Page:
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Best Actor is watchable

By Paresh C Palicha
December 10, 2010 10:51 IST
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Paresh C Palicha reviews the Malayalam movie, Best Actor. Post YOUR reviews here!

What are dreams? How far will you stretch yourself to make them come true? If these two aspects are handled well, we can expect a very compelling 'feel good' story.

First time director, Martin Prakatt pulls it off successfully in Best Actor starring Mammootty in the lead. He plays a school teacher aspiring to be a film actor.

The director-actor duo give us a heart warming film that feels real even when it has a fable like premise.

When he is not teaching, Mohan (Mammootty) is on the lookout roles by meeting directors. He even ditches his wife and son on festivals for his dreams. His family, however don't mind as they know that every successful actor has been through this grind before achieving recognition and fame.

Things change after a humiliating experience in front of his whole village. He retaliates by joining a gang of goons led by Lal. From here the film goes on to show the commotion and confusion his actions create and what he gains and loses by leading such a life.

There are humorous and sentimental incidents when the gang consisting of Lal, Nedumudi Venu and Salim Kumar botch up things and depend on Mohan to bail them out. But, these are slight blemishes considering the overall impact. The idea here is how a school teacher, who may have been passive in real life, has to act in a manner alien to him when faced with difficult situations.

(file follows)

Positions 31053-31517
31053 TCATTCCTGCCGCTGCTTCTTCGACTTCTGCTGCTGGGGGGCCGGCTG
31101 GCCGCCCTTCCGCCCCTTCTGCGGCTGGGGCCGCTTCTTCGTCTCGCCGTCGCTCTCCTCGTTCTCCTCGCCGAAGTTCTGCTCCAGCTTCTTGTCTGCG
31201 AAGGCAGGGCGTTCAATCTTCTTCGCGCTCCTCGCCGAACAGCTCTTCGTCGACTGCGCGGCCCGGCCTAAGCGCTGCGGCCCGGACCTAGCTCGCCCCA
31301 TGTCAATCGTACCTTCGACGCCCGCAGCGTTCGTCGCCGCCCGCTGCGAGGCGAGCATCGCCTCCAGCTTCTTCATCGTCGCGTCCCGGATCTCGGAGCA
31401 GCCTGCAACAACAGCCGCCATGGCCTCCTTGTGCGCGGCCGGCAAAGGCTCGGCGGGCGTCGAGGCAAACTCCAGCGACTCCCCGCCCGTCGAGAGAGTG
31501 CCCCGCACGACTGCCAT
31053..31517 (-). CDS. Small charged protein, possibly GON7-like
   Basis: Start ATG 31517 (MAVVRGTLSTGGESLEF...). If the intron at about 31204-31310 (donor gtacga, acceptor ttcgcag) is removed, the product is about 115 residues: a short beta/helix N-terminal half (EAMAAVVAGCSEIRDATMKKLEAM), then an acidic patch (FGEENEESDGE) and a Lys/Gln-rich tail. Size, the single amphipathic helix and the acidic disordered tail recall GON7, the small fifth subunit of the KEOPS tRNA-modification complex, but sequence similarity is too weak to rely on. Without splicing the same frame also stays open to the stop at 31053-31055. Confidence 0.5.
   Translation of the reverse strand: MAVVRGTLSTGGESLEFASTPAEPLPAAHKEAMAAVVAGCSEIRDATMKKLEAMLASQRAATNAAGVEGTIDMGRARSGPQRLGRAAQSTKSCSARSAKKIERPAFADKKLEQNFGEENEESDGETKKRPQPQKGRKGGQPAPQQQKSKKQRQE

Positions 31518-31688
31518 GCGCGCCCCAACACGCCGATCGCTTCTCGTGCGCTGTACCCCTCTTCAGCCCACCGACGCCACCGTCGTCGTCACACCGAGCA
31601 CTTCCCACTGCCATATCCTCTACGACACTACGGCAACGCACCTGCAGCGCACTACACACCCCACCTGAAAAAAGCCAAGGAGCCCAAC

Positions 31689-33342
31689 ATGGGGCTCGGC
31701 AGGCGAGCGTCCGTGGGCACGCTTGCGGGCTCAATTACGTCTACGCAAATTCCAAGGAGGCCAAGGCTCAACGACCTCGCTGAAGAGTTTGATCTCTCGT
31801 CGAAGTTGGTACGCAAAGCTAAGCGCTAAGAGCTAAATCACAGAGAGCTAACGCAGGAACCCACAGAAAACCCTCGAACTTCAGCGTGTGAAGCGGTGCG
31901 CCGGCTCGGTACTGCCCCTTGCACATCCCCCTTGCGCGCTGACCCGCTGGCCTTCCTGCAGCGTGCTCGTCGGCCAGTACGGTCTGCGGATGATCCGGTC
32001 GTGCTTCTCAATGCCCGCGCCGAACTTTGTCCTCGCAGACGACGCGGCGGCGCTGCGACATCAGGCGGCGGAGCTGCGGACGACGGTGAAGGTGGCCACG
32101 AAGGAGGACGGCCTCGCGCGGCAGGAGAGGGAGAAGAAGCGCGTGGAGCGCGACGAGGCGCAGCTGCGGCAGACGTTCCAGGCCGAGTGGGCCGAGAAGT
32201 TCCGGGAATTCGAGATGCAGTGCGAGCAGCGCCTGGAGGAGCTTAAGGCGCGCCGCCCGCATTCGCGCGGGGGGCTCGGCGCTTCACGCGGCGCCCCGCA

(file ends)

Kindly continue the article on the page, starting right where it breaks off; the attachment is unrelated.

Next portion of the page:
The balance between humour and dejection is maintained and credit for this goes to the director, who is also credited with the story. The fluid narration does not give us time to ponder much on what is going on at the time.

Initially, Mammootty reminds us of his character in Kazcha and other such films where he is full of humility and later takes on a larger than life persona, which he has been doing in comedy films in the recent past.

The rest of the cast are okay. Lal, Nedumudi Venu and Salim Kumar are exaggerated as required by the script. Sruthi Ramakrishnan as the distraught wife also does a good job.

All in all, a good first attempt by Martin Prakatt.

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